In April 2010, District of Squamish council voted unanimously to endorse a letter calling on B.C.ís Environmental Assessment Office (EAO) to deny the proponents of the Garibaldi at Squamish (GAS) four-season resort development the environmental certification it needed to proceed.
The EAO didnít do that. Instead, it put the certification process on hold pending receipt of more information related to the water that would be needed for the 23-ski-lift, two-golf-course, 22,000-bed-unit resort. Since then, GAS proponents have provided that information and the EAO has re-started the process, including a comment period from Sunday (Dec. 8) to Jan. 7, 2014. Thatís a bone of contention for some, who claim seeking comments during the holidays is a sure-fire way to garner as little input as possible.
But letís back up a moment. In its letter to the EAO, our townís elected leaders didnít just voice concern about whether information about water was sufficient to satisfy environmental requirements. It also cited concerns about ďthe speculative nature of the socio-economic materials for this project,Ē calling the applicantsí assumptions on those issues extremely optimistic.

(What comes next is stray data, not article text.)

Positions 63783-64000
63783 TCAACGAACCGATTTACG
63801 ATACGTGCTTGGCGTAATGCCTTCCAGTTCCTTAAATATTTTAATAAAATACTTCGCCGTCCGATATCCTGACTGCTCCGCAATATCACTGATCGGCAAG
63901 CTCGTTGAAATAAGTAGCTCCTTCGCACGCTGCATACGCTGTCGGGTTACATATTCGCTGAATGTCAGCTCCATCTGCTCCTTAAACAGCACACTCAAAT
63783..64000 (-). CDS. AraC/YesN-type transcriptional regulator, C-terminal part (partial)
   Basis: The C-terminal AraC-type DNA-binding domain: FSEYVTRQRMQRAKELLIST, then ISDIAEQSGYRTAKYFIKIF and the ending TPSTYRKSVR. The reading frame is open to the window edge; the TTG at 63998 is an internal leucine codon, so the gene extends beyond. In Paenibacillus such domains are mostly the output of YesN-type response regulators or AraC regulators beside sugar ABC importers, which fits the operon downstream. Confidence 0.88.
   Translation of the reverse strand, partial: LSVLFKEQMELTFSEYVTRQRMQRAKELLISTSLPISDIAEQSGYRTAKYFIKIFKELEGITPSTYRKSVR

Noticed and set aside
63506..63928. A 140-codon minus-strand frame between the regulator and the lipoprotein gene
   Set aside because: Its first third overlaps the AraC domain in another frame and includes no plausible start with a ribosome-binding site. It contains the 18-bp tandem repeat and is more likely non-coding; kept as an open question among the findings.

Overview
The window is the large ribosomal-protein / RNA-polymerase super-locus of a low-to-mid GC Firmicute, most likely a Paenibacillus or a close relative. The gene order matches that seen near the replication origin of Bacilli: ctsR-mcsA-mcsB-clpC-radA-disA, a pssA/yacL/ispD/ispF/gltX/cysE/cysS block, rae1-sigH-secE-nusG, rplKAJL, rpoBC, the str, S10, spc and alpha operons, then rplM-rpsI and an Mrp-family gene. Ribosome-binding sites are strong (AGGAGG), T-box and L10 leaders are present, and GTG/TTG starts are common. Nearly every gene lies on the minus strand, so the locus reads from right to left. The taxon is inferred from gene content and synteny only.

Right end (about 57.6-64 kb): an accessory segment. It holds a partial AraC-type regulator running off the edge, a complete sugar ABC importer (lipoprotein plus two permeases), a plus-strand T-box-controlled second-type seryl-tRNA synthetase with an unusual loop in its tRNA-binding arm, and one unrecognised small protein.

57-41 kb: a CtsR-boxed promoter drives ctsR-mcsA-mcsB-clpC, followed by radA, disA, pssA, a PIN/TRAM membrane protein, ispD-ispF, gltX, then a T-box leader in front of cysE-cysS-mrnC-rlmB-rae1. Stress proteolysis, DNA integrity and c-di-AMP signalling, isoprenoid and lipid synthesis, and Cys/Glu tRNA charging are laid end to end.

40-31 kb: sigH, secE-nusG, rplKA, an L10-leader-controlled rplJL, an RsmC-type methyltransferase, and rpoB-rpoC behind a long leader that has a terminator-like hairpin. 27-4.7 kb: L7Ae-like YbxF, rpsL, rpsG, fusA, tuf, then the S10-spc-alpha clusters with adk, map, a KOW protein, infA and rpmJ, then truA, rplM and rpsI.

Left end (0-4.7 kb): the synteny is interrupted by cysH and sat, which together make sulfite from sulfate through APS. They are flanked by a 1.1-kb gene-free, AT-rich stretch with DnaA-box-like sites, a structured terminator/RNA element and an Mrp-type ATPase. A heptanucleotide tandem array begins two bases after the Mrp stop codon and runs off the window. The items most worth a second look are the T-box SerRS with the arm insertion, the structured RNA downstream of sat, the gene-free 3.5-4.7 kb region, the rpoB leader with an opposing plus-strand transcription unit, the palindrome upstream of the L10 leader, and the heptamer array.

The letter reiterated the then-councilís commitment to the Regional Growth Strategy and the principles of smart growth, saying they are incongruent with the GAS proposal. It suggested that while the smaller, 1997 proposal (13,000 bed units in an area about three-fourths the size) had widespread community support, the larger, 2003 proposal did not.
So, whatís changed?
GAS proponents have shown that if needed, they can probably pump all the water they need uphill from the Paradise Valley. As well, council has changed ó though only three members are first-timers. This council, however, was elected on the promise of pursuing jobs and economic development, which could weigh in the proponentsí favour.
In June 2010, members of the GAS support group Friends of Garibaldi asked the District of Squamish to consider endorsing the smaller, 1997 GAS proposal. In other words, even they acknowledged the 2003 plan ó†the one thatís on the table now ó is far larger than the one that received broad local support back in the day.
We expect GAS will receive environmental certification in the first half of 2014. But really, from a local perspective, not that much has changed since 2010. Given that, this writer expects that for the proponents, the process of gaining community support for their project wonít exactly be a slam dunk.